||Issue No. 330||27 October 2006|
Fair Weather Friends
Interview: Cowboys and Indians
Industrial: Seven Deadly Sins
Unions: The IT Factor
Politics: Bargain Basement
Environment: An Inconvenient Hoax
Corporate: Two Sides
International: Unfair Dismissals
History: A Stitch in Time
Review: The Wind that Shakes the Barley
Gong Sounds for Rogue Uni
Unitcentre Ltd, at Wollongong University, is pushing itself to the front of the fight over workers rights to be covered by industrial instruments of their choices.
Choice was at the heart of the federal government's publicity blitz for AWAs until it admitted they could be forced on new starters, even when they undercut existing agreements.
Now it is as the core of ACTU policy, thrashed out at National Congress this week, that seeks the right for workers to vote on the agreement they want.
SDA secretary, Gerard Dwyer, said the Unicentre stand-off was a "classic example" of the need to "restore democracy to our workplaces".
"This company's actions in ignoring a unanimous vote of its employees highlights the importance of Kim Beazley's commitment to the right of Australians to vote for a collective agreement," Dwyer said.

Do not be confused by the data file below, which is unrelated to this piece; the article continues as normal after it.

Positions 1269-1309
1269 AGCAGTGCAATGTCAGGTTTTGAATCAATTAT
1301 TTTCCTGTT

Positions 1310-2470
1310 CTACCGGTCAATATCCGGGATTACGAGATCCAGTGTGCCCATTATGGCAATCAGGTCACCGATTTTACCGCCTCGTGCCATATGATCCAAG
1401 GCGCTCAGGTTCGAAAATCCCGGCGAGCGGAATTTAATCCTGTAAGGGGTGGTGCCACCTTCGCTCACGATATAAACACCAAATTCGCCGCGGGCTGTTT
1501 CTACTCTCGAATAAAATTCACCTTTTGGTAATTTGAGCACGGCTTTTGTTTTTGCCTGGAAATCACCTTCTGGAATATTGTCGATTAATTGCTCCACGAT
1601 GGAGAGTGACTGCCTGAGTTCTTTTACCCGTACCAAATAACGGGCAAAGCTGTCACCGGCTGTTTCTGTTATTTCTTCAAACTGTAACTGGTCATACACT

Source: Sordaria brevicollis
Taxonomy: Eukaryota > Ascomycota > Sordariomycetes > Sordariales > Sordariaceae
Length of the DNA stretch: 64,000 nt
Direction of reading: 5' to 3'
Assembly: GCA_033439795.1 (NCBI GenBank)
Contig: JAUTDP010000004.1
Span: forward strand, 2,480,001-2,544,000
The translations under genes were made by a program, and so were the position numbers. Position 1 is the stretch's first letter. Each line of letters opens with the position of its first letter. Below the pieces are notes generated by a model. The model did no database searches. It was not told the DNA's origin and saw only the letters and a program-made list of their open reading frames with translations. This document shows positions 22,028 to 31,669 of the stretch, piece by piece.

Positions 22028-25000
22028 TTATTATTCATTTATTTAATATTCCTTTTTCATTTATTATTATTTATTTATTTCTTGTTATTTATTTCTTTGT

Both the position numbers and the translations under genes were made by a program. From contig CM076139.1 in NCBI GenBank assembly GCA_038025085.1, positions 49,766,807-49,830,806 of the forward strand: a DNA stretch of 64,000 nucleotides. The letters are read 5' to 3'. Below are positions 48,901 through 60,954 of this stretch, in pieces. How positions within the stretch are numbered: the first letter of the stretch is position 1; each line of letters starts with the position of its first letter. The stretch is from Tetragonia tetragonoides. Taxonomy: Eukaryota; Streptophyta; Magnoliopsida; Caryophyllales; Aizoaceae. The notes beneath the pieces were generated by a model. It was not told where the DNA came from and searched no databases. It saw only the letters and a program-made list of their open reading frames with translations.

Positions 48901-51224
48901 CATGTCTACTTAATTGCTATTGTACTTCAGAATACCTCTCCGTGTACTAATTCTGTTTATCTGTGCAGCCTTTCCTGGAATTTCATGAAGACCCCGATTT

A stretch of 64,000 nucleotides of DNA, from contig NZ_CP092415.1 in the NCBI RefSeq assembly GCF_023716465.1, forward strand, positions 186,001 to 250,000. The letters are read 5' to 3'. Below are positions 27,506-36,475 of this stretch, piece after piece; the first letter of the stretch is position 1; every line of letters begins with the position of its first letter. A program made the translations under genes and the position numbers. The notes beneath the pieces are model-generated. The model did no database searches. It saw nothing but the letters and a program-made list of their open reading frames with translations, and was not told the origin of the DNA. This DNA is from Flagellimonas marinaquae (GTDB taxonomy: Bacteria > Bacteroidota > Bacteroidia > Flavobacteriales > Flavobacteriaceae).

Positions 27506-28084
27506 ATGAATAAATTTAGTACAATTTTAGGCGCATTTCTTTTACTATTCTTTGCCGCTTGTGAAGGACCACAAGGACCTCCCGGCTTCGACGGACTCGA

Permanent staff at the facility voted unanimously for a union agreement at a meeting, last week.
But Unicentre, funded by student union fees, said no dice.
It is the latest development in a three-year battle by staff for a collective contract.
At one point, employees wearing union badges, were locked out.
Dwyer says a key issue is substantially different rates of pay for people doing similar work on campus.
"People want a union negotiated collective agreement and a bit of wage justice wouldn't go astray either," he said.
Unicentre's stance is backed by the federal government.
Prime Minister John Howard told Melbourne radio, last month: "Our position is very clear and that is that it's for the employer to determine the nature of the industrial arrangement in a workplace."
Howard publicly supported American multinational, Boeing, when it locked out Hunter Valley employees who wanted a collective contract.
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